After that I didn't see him again until 2001 on my first visit to the Big Island.There have been six visits in this century. In 2007 he and Sue took a train trip across Canada. They ended with a visit to me in Ann Arbor, Michigan. In 2009 our Dutch cousin, Louise, her husband, Carel and daughter, Wendela, came to visit me in Ann Arbor, and Joe was there. On both of these visits he found a way to go up in a glider. In 2014 he came for my 80th birthday and resumed his role as cameraman. He took over 300 photographs at the party. In January, 2015 I planned a trip to Arizona and coincidently, Joe and Sue had also planned to be in AZ to visit an old Navy buddy. We spent a week together, which thrilled me. Winter 2016 was my longest visit to the Big Island and little did I know it would be the last time I would see him.
Joe lived an active life, getting up at 5:00 am every morning to take the
dog/s out for a walk or run. In his younger years he participated in an Iron Man Triathlon and ran in several marathons. He remained active in spite of a long and ultimately successful battle with prostate cancer.
In their earlier life on Oahu, Sue and Joe collected old bottles and amassed an Antique Bottle Museum collection that traveled to schools and civic buildings in the city. They enjoyed going out to construction sites digging for old bottles, and had many funny stories to tell about their adventures on digs.
Joe had an immaculate tool bench in his garage and knew how to fix almost anything. His goal on the big island was to live “off the grid” and he came close. He designed a rainwater collection system with a cistern. The water was used for the house as well as irrigation of the fruit trees on the property. He installed solar collectors on the roof as well as an on-demand hot water system. He loved his 1981 Toyota truck and several people eagerly put in bids for it when he put it up for sale prior to their move.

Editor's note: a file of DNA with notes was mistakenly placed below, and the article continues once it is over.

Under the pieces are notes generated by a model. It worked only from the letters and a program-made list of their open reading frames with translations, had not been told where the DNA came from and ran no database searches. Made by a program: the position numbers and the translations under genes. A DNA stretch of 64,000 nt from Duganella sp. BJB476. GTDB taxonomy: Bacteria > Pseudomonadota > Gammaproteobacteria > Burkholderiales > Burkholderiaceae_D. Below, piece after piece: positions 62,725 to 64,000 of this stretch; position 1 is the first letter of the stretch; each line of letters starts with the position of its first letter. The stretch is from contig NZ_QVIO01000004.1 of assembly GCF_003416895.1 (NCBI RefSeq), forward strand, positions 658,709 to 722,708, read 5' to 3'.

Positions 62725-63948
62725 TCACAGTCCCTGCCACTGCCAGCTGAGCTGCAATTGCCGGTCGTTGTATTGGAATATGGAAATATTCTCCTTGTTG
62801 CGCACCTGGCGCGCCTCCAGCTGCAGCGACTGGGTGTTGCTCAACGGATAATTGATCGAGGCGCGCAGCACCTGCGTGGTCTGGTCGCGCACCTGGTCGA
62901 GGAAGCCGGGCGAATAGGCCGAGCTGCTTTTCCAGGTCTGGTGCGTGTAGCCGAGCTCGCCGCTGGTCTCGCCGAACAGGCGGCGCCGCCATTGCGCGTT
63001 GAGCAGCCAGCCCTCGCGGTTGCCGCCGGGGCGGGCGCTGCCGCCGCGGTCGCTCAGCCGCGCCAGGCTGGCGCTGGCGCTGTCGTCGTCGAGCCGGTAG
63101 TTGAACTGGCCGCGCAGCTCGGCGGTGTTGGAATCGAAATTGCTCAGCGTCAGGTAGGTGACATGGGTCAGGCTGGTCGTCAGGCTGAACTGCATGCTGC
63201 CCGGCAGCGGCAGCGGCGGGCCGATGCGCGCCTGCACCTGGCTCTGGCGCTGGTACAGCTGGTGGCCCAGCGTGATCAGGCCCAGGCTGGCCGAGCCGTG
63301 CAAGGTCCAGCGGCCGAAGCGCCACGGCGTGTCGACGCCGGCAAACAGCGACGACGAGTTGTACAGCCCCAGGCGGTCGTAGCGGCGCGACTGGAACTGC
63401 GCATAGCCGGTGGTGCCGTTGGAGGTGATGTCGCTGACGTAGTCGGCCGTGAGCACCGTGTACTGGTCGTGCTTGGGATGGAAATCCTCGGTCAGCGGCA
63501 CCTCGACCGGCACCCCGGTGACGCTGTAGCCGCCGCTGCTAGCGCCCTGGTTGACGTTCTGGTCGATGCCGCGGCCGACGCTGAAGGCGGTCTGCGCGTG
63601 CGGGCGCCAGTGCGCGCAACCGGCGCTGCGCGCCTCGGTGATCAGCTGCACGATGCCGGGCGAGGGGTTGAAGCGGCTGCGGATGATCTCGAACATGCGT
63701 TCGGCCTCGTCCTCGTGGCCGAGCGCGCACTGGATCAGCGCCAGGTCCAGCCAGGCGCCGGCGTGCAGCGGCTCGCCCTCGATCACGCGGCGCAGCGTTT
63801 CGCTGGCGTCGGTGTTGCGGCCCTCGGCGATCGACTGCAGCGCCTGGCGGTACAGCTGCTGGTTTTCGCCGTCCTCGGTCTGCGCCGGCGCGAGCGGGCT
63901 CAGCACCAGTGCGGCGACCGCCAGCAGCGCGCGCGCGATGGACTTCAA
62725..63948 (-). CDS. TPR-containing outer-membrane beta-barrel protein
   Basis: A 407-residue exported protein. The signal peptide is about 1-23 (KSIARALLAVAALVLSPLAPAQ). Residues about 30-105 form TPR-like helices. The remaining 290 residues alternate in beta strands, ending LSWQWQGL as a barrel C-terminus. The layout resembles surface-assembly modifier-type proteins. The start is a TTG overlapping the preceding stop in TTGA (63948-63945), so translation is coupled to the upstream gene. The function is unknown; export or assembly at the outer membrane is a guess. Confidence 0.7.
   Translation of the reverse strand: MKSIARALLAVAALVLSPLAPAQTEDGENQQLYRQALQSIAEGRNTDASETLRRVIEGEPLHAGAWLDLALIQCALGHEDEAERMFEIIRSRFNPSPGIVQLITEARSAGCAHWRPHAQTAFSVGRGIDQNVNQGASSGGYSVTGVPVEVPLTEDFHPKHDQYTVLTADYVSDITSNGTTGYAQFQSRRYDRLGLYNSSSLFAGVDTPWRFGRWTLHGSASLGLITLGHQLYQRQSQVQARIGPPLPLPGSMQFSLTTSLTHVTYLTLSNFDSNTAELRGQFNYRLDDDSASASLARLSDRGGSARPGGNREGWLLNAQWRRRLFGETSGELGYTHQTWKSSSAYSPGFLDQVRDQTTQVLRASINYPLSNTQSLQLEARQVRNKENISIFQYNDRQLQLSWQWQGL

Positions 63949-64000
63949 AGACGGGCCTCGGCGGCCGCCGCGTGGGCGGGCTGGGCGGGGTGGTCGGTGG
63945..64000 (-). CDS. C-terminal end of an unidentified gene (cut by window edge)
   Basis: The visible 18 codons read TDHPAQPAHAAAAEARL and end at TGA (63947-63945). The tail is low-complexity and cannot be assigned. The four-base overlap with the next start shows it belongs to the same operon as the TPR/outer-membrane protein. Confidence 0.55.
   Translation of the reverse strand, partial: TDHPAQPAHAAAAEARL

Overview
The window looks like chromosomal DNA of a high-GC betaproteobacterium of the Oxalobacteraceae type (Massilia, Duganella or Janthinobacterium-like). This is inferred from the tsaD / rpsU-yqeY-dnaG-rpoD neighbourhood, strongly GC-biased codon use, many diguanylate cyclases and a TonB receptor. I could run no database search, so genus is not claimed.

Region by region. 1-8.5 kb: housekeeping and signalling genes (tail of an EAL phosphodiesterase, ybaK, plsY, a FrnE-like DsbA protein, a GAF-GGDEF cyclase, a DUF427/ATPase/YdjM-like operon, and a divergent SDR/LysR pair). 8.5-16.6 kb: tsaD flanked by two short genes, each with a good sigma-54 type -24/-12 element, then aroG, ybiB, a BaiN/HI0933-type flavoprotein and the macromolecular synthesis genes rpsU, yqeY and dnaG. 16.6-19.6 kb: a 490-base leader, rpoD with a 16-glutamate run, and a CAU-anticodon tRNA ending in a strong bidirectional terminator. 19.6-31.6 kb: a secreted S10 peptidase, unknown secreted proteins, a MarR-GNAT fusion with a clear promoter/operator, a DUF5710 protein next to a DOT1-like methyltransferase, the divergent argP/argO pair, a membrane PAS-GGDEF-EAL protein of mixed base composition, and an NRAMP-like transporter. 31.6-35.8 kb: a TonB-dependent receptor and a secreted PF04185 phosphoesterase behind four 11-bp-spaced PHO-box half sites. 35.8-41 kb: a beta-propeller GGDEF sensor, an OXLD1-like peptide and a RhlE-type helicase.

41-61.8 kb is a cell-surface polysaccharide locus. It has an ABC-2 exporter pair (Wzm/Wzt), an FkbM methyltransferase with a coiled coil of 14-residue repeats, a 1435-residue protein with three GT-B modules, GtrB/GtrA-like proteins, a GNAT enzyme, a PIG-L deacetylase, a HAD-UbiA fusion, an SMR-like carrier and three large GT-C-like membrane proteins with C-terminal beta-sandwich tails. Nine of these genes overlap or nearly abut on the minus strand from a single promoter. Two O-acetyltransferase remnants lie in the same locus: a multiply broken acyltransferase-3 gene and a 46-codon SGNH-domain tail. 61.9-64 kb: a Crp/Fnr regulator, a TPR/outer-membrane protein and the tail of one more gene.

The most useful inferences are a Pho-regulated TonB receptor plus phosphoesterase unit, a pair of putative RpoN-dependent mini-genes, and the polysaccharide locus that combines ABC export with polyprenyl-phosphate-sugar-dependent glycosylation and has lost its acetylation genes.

He and Sue loved dogs and ran the Kalopa Canine Resort on their property. Six dogs was the limit and they always had the run of the house. Their friends were sad when they found out that Joe and Sue were moving because there was no other place like it for dog care anywhere on the island.
Flying seems to run in the Loewenhardt genes. Joe had his pilot’s license for many years before he took up gliding. He was introduced to gliding in 1999 while on a trip to Germany. Knut Loewenhardt in Germany was the one who arranged for him to go up in a glider. That flight hooked him and he started thinking about buying his own glider soon after that trip.
I grieve for my brother. I’ll always remember him and celebrate his life. Though I only saw him infrequently through the years we had an undeniable connection. I could count on hearing his voice on my phone or voicemail when there was any kind of weather event predicted for where I lived. In Florida, that meant hurricanes. Now, in Michigan, it may be a winter storm or tornadoes. Instead of his voice, when I open my iPhone now, his face smiles out at me.